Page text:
The World Health Organisation (WHO) has expressed its concern over the significant rise in the use of antidepressant drugs by children between 2005 and 2015.
Reports show that the number of children being prescribed the drugs in the UK rose by 54% during that period, despite a fall after a warning in 2004 that some of the drugs may lead to suicidal behaviour.
What are the concerns relating to antidepressants?
WHO specifies several areas of concern:
- Are more people being prescribed the drugs without sufficient reason?
- Can the drugs do major harm?
- Are children being prescribed drugs that are not licensed for use by those under 18?
Are antidepressants used properly?
The National Institute for Health and Care Excellence’s (NICE’s) guidelines for the use of antidepressants by children with depression say that they should not be used for symptoms of mild depression and, in more serious cases, should only be used when combined with psychological therapies.
The BBC reported that one boy was prescribed antidepressants, after a 5-minute consultation, when he was 15 years old, with no other form of treatment suggested. 5 years later he is still taking the drugs, despite concerns about the effect on him, and the fact that they terrify him.
The government’s mental health champion, Natasha Devon, says there was “a real problem getting young people access to so-called ‘talking therapies’….and there is still a huge waiting list.” She has also said that in her work visiting schools, she is concerned that the increase in the prescription of these drugs is only treating the symptoms, and not getting to the cause of the depression.
A co-ordinated response to building resilience in young people needed
Often the cause of a child’s depression comes from family issues, such as divorce and separation, by which they can be severely affected, and which they feel they have no control over. Juliette Dalrymple, a director at Family Matters Mediate, and a highly qualified mediator says,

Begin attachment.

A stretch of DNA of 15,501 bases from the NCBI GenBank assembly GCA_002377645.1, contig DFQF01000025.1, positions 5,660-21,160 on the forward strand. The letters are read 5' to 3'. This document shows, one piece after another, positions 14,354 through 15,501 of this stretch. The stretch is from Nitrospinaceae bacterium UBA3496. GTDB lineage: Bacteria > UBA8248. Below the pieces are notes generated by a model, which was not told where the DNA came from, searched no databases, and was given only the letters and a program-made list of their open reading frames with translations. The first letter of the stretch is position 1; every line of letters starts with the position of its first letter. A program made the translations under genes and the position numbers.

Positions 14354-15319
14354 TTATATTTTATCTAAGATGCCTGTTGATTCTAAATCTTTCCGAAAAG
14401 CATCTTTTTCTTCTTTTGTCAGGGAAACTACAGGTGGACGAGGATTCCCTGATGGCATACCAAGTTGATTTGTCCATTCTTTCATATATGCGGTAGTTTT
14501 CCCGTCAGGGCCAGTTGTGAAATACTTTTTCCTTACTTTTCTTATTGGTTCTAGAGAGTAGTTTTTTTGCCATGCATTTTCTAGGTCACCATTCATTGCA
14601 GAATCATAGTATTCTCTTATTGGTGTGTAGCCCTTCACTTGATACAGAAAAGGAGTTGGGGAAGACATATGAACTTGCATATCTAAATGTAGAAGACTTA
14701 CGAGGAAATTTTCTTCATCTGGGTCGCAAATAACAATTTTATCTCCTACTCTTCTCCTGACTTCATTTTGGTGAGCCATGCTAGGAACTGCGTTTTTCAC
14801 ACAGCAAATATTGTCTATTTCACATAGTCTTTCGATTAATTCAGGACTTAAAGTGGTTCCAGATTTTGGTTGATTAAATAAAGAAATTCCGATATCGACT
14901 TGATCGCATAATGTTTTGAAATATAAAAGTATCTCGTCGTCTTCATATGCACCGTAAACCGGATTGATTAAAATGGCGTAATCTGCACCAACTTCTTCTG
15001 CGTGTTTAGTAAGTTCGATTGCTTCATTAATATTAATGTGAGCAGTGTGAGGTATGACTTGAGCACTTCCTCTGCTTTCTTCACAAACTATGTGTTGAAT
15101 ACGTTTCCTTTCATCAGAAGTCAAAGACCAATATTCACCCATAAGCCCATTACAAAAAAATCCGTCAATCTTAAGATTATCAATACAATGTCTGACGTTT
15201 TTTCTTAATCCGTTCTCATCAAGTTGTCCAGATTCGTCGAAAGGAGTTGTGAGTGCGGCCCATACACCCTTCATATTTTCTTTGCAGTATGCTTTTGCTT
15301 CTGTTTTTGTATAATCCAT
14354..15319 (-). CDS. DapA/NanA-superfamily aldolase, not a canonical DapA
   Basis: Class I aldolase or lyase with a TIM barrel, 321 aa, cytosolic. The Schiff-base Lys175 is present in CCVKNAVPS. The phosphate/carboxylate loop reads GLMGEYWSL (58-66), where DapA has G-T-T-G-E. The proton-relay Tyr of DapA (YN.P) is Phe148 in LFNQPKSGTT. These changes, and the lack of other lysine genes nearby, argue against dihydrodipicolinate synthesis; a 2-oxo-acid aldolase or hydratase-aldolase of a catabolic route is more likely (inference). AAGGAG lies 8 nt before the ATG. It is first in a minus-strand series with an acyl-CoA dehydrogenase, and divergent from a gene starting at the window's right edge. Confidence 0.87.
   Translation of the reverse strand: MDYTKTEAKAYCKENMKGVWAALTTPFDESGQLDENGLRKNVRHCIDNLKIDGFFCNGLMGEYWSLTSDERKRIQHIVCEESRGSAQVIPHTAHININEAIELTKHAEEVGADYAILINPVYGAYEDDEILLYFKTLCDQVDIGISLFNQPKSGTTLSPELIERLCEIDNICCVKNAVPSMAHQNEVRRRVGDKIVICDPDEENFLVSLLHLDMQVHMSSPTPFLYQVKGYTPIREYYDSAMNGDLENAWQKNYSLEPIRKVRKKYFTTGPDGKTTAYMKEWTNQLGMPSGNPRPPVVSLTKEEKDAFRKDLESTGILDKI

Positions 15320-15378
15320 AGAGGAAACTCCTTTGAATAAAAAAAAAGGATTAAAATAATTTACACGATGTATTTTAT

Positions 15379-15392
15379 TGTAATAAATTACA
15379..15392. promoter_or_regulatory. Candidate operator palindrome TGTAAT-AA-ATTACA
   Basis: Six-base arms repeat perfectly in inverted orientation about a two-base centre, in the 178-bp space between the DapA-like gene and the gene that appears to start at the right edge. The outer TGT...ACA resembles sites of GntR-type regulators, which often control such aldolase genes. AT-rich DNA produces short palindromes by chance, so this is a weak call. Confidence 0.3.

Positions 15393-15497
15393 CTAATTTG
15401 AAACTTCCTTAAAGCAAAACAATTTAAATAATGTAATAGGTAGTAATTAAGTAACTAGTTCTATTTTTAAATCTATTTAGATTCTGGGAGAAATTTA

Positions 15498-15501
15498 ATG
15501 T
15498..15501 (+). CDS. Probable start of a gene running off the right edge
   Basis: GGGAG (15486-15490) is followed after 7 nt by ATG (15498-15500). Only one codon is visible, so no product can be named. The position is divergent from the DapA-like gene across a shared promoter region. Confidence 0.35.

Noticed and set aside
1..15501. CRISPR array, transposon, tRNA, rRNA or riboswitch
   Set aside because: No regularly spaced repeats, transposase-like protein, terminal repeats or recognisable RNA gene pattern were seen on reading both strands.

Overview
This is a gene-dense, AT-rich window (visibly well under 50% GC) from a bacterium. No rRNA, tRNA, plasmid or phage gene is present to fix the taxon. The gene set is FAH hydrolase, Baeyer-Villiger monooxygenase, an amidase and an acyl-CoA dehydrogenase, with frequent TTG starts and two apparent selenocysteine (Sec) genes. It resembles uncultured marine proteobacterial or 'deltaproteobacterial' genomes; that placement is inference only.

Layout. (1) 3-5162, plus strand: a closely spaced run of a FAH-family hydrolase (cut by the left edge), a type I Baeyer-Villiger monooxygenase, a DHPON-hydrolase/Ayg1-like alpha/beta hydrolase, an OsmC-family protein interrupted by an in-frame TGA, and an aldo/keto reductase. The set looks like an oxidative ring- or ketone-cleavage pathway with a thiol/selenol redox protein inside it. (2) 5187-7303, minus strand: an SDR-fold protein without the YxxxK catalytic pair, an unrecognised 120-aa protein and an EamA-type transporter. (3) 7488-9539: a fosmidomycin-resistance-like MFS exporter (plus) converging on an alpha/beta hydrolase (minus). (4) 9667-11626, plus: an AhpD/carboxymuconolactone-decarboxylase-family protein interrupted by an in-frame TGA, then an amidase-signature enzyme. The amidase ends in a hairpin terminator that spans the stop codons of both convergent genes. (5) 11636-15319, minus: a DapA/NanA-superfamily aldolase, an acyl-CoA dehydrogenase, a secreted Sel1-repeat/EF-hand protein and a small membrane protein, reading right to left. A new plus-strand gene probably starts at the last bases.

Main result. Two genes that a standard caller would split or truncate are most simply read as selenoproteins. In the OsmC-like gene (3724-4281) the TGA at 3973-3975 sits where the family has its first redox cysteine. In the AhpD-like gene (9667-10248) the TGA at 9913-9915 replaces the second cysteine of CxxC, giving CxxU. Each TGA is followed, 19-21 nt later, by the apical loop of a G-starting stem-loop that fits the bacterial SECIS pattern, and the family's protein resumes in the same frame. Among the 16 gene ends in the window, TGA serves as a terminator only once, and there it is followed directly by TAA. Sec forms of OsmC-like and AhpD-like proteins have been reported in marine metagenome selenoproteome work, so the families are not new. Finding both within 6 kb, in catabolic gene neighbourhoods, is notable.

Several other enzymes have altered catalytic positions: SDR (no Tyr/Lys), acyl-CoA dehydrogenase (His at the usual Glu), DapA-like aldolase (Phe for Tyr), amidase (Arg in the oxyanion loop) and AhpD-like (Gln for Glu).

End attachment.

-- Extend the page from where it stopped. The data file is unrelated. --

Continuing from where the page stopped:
The prescription of these drugs may be a response by medical practitioners who, faced with a young person experiencing stress or anxiety, and the reality of diminishing resources for mental health services for young people, feel they have to do something to help. Teenagers experiencing the normal stresses of transition to adulthood are exposed to further pressures from media, internet and their peer groups as well as parental divorce and separation. I consult children in mediation and they often tell me they want to be given more information about even the smallest changes, such as where will the dog live, how will a favourite cuddly toy move between houses and how will they not get lost at school. What seem like little things to adults are often very important to children and young people.
A co ordinated response to building resilience in young people is the only way to address this issue. That includes a recognition that young people need support in managing life changing events such as divorce or separation. The current focus of legal policy is on changing the court process and legal aid to affect adults’ behaviour. There is a lack of recognition that family and relationships are major stressors for children and young people, who need a number of forms of support, such as the ‘Voice of the Child’ work under the previous government and the work we have been doing in our ‘Listening to Children’ project, which has helped parents to listen to what their children think during and following separation.
You can find out more about child mediation on our web pages.